As someone who works on mobile applications, it feels impossible to escape the term “mobile-first,” referring to the design philosophy that’s been driving many of the trends in mobile technology for the last several years. It’s worth digging into what “mobile-first” means, though. With 80% of the world currently owning a mobile phone, many customers do most of their shopping online, requiring venues to meet them with a mobile-optimized application or website. In spite of the ubiquity of mobile devices, there are still many venues and organizations that haven’t done this yet.
With the increase in online shopping, many brick and mortar retailers have seen a loss of sales. A location-based micro-moment on mobile devices is an opportunity to reverse this trend. I’m not the only one to think so. According to a recent study published on mobile behavior, 51% of companies worldwide with public-facing venues plan to implement some form of location-based mobile marketing by 2017. That’s up from less than 25% in just four years.
Increasingly, venues are seeing the benefit of engaging with consumers while they’re at the venue. Many of Aruba’s Mobile Engagement early adopters have seen evidence of a positive impact. Retailers have seen increased revenue. Healthcare venues have seen increased patient satisfaction. And all venues report an overall improvement in visitor engagement.
Developing Location-Based Apps with Aruba
It’s usually not the person who has the problem that solves the problem. Identifying a problem is only one piece of the puzzle. The person who can take a problem and revolutionize a new process or behavior in response is the one who can view the problem with new eyes, bringing a fresh perspective and new insight. For developers of software and mobile applications, an intimate knowledge of user behavior is key to seeing where new and innovative solutions can thrive. It’s not enough to have an innovation. People have to want to use it, too.
This is why Aruba actively looks for and works with partners who know their customers and the unique technology challenges they face. What we’ve learned since the launch of Mobile Engagement is that development firms who have created mobile applications for retailers, hospitals, or hotels have a unique perspective into how location context can improve the power of the micro-moment for their visitors.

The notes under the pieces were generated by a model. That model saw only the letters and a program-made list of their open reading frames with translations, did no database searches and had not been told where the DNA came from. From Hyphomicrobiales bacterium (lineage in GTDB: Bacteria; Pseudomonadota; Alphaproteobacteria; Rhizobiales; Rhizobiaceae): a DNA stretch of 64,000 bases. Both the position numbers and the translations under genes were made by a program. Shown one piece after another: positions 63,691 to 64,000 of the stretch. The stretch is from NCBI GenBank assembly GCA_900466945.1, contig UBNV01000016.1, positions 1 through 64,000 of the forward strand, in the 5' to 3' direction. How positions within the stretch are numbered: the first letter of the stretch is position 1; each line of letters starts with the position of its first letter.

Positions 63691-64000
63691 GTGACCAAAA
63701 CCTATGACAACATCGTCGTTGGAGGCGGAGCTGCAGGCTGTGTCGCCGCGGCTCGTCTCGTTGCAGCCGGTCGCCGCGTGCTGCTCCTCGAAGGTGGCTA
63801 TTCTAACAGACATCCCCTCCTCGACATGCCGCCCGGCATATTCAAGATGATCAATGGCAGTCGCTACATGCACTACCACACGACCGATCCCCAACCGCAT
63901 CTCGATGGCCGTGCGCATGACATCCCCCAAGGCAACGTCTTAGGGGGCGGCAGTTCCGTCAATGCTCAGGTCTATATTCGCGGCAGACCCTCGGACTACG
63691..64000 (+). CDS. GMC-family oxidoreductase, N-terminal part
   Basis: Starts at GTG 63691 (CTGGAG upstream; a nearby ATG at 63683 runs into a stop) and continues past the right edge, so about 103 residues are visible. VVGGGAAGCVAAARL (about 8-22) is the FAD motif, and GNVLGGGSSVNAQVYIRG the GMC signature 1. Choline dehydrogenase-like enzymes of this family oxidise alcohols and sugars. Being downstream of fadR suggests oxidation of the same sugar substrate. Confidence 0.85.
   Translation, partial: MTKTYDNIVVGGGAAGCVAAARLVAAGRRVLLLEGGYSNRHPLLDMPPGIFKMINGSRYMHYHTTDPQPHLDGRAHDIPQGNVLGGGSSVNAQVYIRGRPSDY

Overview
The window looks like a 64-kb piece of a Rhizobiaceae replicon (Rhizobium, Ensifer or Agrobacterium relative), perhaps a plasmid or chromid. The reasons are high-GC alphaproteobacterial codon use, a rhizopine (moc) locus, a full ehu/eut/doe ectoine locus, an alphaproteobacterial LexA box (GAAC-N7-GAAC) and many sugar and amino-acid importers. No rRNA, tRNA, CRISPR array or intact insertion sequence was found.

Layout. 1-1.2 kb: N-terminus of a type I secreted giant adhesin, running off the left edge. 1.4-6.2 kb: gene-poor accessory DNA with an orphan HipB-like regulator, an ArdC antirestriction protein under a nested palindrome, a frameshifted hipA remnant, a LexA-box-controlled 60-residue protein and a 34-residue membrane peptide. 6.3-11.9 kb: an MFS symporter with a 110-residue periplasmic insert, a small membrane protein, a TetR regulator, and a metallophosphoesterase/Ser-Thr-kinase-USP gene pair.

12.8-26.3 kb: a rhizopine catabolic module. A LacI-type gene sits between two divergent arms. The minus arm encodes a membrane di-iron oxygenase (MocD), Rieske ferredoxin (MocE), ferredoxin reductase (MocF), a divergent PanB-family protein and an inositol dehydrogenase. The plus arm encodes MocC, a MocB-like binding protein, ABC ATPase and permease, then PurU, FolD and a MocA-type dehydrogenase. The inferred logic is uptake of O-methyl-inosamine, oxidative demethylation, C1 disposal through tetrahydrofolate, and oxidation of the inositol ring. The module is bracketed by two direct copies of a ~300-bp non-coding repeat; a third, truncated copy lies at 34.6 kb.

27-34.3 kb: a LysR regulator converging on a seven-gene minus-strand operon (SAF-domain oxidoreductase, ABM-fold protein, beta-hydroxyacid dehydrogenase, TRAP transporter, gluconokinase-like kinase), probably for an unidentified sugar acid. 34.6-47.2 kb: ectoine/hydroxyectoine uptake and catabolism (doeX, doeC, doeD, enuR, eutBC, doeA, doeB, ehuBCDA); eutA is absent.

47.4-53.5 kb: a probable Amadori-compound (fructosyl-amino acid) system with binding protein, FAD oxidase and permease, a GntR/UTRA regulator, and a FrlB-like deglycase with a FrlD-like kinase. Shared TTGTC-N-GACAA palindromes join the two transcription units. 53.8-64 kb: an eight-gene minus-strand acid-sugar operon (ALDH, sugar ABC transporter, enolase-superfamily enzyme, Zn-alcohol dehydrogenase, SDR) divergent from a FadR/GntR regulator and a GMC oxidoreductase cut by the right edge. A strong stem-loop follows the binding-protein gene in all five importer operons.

A New Partnership Program for Developer Agencies
With Aruba making the Meridian App Platform available to customers and partners around the world, public facing venues have even more opportunities to use Meridian’s AppMaker to develop white-label Meridian-powered apps to improve their visitor experience. These AppMaker apps can be customized to match a venue’s branding, but they do have a shared, standard feature set.
More and more, though, we hear from enterprise clients who want more customized functionality than what they can create on their own through AppMaker. For these inquiries, we have begun to refer them to one of our Aruba Authorized Custom App Development Agency or (CADA) partners, many of which have development expertise in a particular segment of the market, and who can use the Meridian SDK to develop highly customized Meridian-powered apps.
Aruba is currently evaluating partnerships with qualified mobile development firms, with the resources and ability to support enterprise level mobile application development projects using the SDK from Meridian technology and Aruba Beacons. We’d love to hear from firms or agencies interested in partnering with Aruba to develop and deliver custom applications for venues around the world. Interested agencies can inquire about the program at the Meridian Partners Page.
Over the last several months, I have heard from developers for many different public venues on how they are attempting to solve the challenges faced by our new mobile economy. I’ve heard about self-guided and location-aware factory tours powered by proximity beacons, a way to order a beer in the middle of a golf game, or a location-based multimedia experience in a shopping center. The Meridian SDK gives our partners the tools to drop a location awareness module into a new or pre-existing app, allowing for rich and valuable location-based experiences, all without having to reinvent wayfinding and navigation from scratch. In many cases, the location context is only one way our partners are innovating to provide delightful micro-moments to their users.
We’d love to hear how you’re using location to develop for the micro-moment!